Debugging After the Engineers Have Left
by Rob Salmond on April 2, 2014
We build tools to serve both halves of the coin from which devops takes its name, but we frequently find other uses for those tools across the company. Recently while working late I received a message from an engineer on the sales team looking for some help with a trial he was running. The client had come to us to for the full stack treatment and we intended to deliver, but there was a snag he hadn’t seen before.
Our secret to providing full stack visibility lies in tightly integrating our toolset to provide a cohesive view. Whether you’re hunting for the hop that’s degrading VOIP quality, or the database query that’s making your check-out page slow every other Wednesday at noon, we believe an end to end view is the best way to diagnose issues. One of our key views in the product is the view that pulls data from both AppView and TraceView.
On the AppView end, a headless browser runs a Selenium-like script against a given web app from an arbitrary network vantage point (or points) collecting performance data as though it were a user. On the other end a TraceView instrumented web app scrutinizes all the code and infrastructure involved in servicing incoming requests, synthetic or otherwise.
By matching synthetic requests from appliances to the corresponding server side traces which serviced them our users get an complete view of performance. Obviously, these come from different sources, so they’re stored in different services on the backend. Since the UI ties everything together, it can seem a bit like magic the first time you shine that particular spotlight on your own application.
That night though, the usually seamless magic wasn’t happening. My Hipchat lit up.
(That’s 11pm for my co-worker on the East coast!)
He told me they had a few appliances already running AppView scripts, and I’d personally helped set up TraceView data collection for this company a few days before so I knew that was working. What was missing was the integration.
Well, that, and considering the late hour we were also missing the entire engineering team including everyone who had designed and implemented the ties that bind our tools together.
Fortunately, we were equipped with a powerful support tool, because of course all of our own web apps are running TraceView. We had everything we needed to investigate despite having no ops folks around to SSH into production, or developers on hand to answer functionality questions.
I logged into TraceView to peer under the hood.
(Pay no attention to the man behind the curtain!)
As a full-time TraceView support engineer I’m quite familiar with the admin dashboard for managing integration with AppView, but only from one side of the equation. Populate a field with the right URL, hit the button and wait for the wheels to turn.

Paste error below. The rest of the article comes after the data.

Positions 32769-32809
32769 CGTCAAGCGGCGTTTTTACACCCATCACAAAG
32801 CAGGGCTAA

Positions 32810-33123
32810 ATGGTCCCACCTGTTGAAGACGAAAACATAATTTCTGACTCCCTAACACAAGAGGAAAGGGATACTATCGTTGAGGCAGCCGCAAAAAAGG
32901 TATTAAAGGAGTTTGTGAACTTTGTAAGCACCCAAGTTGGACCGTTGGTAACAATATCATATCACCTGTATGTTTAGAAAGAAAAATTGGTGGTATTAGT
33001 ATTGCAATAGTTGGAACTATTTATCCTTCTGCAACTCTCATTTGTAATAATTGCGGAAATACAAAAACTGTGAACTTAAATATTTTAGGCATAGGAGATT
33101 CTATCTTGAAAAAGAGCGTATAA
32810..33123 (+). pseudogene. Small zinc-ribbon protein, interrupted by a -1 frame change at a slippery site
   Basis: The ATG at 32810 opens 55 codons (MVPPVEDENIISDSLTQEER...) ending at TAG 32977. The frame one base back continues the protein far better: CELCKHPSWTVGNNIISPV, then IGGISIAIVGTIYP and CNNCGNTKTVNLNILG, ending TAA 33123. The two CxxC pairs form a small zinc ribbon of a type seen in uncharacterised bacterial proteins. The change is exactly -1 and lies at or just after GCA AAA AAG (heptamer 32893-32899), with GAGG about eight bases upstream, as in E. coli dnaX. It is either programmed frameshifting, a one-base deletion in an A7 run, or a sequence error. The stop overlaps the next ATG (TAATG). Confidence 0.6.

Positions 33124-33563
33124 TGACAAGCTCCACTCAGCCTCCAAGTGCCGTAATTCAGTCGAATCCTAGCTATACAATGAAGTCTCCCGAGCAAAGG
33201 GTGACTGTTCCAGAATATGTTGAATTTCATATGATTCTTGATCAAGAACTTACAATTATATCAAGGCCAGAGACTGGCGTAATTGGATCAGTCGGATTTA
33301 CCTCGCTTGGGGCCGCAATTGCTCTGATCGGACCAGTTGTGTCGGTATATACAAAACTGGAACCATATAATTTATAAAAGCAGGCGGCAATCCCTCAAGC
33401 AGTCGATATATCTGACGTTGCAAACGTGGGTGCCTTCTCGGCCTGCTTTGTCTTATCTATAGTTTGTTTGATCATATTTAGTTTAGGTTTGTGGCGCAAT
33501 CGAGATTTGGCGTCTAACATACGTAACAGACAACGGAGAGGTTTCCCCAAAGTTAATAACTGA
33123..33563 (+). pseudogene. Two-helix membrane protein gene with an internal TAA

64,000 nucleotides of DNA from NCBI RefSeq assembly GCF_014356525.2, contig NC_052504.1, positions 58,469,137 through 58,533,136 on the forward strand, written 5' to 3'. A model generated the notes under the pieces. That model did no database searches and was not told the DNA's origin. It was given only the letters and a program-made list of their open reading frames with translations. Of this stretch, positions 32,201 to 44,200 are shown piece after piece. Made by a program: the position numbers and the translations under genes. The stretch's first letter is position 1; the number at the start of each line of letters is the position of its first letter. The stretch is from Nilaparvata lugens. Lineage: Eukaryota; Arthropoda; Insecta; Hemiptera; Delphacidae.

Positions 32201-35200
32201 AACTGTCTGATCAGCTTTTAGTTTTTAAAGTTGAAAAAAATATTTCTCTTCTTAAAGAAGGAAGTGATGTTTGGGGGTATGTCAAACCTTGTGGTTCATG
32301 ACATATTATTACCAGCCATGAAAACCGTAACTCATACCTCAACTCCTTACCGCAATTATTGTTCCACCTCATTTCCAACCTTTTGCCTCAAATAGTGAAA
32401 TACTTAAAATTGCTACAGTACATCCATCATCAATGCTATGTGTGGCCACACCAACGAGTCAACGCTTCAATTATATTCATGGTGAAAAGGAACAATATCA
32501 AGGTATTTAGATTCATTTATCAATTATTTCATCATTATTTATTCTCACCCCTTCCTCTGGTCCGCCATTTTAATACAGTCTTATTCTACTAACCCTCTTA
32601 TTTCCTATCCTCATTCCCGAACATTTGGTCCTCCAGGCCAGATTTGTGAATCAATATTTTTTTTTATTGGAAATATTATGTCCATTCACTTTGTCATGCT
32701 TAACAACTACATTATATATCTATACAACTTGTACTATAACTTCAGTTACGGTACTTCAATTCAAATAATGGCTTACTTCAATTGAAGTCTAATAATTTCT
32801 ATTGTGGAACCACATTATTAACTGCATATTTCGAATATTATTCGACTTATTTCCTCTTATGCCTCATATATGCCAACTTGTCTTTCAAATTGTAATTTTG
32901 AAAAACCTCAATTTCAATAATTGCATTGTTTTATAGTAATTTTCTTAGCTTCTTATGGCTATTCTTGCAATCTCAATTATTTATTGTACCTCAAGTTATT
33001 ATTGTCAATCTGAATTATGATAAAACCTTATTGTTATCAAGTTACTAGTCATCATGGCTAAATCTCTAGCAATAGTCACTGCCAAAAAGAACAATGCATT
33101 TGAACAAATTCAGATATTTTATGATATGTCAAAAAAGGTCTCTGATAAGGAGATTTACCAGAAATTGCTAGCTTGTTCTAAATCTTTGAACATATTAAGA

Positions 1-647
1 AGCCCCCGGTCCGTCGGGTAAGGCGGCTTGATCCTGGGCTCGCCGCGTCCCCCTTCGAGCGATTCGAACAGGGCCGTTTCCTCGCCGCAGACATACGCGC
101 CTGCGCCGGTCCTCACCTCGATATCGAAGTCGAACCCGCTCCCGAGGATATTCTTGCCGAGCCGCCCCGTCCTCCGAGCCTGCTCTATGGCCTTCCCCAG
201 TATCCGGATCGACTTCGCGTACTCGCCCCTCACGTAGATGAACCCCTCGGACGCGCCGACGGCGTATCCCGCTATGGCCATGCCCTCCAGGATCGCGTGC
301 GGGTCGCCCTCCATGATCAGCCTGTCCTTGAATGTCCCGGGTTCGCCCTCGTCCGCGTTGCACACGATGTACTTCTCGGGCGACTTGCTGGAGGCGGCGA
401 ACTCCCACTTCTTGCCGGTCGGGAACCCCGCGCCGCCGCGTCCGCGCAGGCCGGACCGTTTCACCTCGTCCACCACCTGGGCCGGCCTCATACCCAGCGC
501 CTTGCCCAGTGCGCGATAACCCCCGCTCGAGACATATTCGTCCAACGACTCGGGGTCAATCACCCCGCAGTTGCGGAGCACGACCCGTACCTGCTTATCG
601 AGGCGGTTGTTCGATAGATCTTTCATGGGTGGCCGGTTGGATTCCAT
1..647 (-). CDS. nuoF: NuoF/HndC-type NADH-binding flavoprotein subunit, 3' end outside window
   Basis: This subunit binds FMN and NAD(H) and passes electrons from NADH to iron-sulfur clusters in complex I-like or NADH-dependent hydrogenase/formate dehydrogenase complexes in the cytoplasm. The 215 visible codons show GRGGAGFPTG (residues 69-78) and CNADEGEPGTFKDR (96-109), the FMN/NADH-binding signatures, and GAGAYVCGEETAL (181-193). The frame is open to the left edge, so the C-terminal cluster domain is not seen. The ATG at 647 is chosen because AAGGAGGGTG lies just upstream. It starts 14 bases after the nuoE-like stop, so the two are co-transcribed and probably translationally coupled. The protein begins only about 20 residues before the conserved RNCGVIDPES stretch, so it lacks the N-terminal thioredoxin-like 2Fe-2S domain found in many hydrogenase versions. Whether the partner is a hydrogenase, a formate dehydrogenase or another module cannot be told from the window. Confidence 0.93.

(The screenshots are real but the account names have been changed to protect the innocent.)
Just as my co-worker had said, this account wouldn’t sync and none of my support teammates were around to explain what was going on from an AppView perspective. So, armed with just an admin control we knew was involved and the TraceView data for that admin page I punched the button’s endpoint into the URL search field.
(We both took turns mashing the button to no avail.)
Digging into the individual traces for these requests I began stepping through each operation searching for where things had gone wrong, and soon enough found an RPC call being made from TraceView to AppView that seemed important.
(Rob Salmond? I know that guy!)
When the RPC call returned it was followed by a database update which populated several configuration fields with the unhelpful value of “NULL”. Now I knew this RPC call wasn’t returning anything, but why? I turned my attention to the TraceView dashboard for the servers which power AppView.
Again I searched for traces, this time using the URL to which the RPC call had been made and began stepping through operations until I found another span which looked interesting.
This database query took less than a microsecond, didn’t seem like it could have done much work in that time.
Under the `backtrace(s)` tab associated with the query in the screenshot above was, exactly as intended, a complete call stack of all classes and methods involved in its execution. Pouring over the thousands of lines of code inside this app to work this out on my own would have taken ages, but with the relevant field names and classes and some quick grepping the answer was obvious. The fields in question were configurable via an admin page in the AppView back end that I’d never seen before but which clearly needed attention for this RPC call to succeed.
(Knowing what to look for makes it easier to find!)
One quick update and at the next turn of the wheel everything slid into place with a satisfying 200 OK. We later found out that while this process is fully automated for new users, existing accounts like this one looking to expand their use of AppNeta tools require some manual intervention, which, if we hadn’t stuck our noses in that night would have been dealt with first thing in the morning by our provisioning team!
In the end we both went home confident we were ready to make the trial magic happen the following day. Two non-programmers with no bugs filed, no pagers alerted, and no customer impact incurred.
At AppNeta we’re all about empowering developers and system engineers with the tools to write faster code and build better infrastructure, but while we’re at it why not equip support with deep diagnostic tools as well? Then engineers remain free to do what they do best; build great apps that just fly.